Find out the answers to the 7 questions most often asked by our customers.

  1. What can you do with your CHF loan?
  2. Should I sue the bank?
  3. Why can a CHF loan agreement be deemed invalid?
  4. Terms of co-operation with our law office
  5. How long do you have to wait for the final judgment?
  6. What does invalidation of a CHF loan mean?
  7. What does conversion of the loan currency the case of CHF loans imply?

What can you do with your CHF loan?

In the first decade of 20th century and especially in the years 2004-2008, many banks offered their clients mortgage loans denominated in foreign currencies such as e.g. Swiss francs or euros. When offering such loans, banks used their own template agreements and borrowers virtually had no chance to negotiate any terms and conditions proposed by the banks. Recently the courts have started to challenge the validity of such loan agreements by demonstrating that they contain the so-called abusive clauses which do not conform to best practices and visibly impair the borrowers’ interests. Moreover, many courts have also determined that banks have failed to sufficiently advise their clients about the currency exchange risks they may face when entering into such loan agreements.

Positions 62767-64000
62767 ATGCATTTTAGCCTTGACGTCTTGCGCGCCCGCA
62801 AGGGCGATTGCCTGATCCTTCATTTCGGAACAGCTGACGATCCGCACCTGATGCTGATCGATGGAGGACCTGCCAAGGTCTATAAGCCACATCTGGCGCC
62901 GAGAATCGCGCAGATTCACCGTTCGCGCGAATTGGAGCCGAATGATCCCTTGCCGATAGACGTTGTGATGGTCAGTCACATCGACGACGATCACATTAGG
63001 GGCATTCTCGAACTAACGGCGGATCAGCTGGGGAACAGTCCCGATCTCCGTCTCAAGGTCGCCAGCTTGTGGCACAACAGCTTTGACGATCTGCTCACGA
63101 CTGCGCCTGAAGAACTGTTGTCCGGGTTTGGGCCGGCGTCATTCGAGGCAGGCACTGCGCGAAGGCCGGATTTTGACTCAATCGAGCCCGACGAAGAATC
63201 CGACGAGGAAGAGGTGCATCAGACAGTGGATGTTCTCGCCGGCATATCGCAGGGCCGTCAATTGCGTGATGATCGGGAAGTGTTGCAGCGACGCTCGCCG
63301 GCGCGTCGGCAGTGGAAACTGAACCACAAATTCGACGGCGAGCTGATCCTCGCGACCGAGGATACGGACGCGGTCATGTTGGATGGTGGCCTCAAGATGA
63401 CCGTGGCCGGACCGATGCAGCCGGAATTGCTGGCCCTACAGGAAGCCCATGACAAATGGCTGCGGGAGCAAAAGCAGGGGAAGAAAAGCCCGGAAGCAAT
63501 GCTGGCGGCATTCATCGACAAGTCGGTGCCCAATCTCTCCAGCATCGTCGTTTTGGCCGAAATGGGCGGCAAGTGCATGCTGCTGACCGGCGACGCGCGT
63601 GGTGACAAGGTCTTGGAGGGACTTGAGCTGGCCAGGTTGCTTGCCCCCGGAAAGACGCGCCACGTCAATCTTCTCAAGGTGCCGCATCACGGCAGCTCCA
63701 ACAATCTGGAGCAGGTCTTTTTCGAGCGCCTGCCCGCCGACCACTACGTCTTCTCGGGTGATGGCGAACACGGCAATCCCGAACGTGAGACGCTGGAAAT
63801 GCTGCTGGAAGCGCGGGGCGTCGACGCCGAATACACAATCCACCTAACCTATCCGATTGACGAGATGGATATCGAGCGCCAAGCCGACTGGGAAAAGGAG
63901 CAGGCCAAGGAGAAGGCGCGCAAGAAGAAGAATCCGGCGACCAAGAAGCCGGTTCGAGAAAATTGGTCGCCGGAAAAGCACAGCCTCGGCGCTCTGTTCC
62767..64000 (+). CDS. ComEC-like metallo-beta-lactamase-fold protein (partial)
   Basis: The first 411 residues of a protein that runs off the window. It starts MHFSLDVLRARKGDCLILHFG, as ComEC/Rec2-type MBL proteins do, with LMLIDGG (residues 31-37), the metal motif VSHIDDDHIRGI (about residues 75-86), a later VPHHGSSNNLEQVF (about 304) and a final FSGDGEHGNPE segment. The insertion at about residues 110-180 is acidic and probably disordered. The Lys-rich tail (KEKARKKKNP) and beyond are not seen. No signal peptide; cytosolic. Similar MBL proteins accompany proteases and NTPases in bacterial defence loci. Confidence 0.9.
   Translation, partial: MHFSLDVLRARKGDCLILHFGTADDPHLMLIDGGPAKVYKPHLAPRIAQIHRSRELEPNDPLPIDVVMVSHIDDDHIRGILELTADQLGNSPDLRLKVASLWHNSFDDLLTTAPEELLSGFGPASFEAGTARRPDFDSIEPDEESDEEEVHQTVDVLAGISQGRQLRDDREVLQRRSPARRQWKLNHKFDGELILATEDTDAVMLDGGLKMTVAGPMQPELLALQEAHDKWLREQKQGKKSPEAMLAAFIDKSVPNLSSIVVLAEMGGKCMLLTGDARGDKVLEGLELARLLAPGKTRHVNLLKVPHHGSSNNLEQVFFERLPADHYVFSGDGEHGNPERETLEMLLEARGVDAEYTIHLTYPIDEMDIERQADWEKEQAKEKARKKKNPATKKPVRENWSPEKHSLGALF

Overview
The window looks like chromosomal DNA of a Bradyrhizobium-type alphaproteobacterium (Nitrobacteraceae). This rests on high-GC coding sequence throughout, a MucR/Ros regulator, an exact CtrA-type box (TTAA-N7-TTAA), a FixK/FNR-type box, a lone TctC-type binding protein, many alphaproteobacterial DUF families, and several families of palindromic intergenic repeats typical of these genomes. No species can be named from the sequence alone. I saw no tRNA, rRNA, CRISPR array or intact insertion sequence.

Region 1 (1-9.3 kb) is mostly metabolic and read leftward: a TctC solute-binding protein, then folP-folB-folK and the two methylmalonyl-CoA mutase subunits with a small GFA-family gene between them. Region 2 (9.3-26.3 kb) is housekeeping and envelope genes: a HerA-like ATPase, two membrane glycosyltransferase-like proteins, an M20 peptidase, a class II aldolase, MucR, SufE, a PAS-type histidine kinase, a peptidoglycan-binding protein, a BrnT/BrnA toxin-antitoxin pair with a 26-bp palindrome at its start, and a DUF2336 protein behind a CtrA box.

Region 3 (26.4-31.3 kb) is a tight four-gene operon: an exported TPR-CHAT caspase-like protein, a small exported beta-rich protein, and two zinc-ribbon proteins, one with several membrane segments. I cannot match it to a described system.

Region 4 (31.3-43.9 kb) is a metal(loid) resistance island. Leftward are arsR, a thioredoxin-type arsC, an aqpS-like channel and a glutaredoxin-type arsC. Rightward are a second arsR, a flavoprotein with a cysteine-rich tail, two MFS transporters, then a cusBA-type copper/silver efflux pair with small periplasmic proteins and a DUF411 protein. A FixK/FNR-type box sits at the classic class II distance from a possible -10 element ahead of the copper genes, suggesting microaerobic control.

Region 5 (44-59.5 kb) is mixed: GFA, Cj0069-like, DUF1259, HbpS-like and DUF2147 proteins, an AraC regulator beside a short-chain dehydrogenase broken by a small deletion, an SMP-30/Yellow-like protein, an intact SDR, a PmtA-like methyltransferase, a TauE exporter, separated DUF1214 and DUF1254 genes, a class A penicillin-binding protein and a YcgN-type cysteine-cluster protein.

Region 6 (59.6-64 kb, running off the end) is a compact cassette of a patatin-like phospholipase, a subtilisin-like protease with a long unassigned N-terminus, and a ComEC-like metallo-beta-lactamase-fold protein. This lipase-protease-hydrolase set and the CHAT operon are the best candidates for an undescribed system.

Currently the borrowers have a chance to avoid the currency exchange risk in the future and relieve themselves from debt by invalidation of their mortgage loan agreement in their entirety, or cancellation of some unfavourable clauses. As a result they can expect to be reimbursed for overpayments already made, and the amounts of their future instalments and debt can be reduced accordingly.

Our lawyers review loan agreements concluded with banks in order to check whether any contractual clauses might be regarded as abusive. We also help to determine whether a given CHF loan agreement may be invalidated in its entirety, or devoid of certain unfavourable clauses. In any such case, the borrower should bring a statement of claim before the court in order to pursue his/her rights.

Should I sue the bank?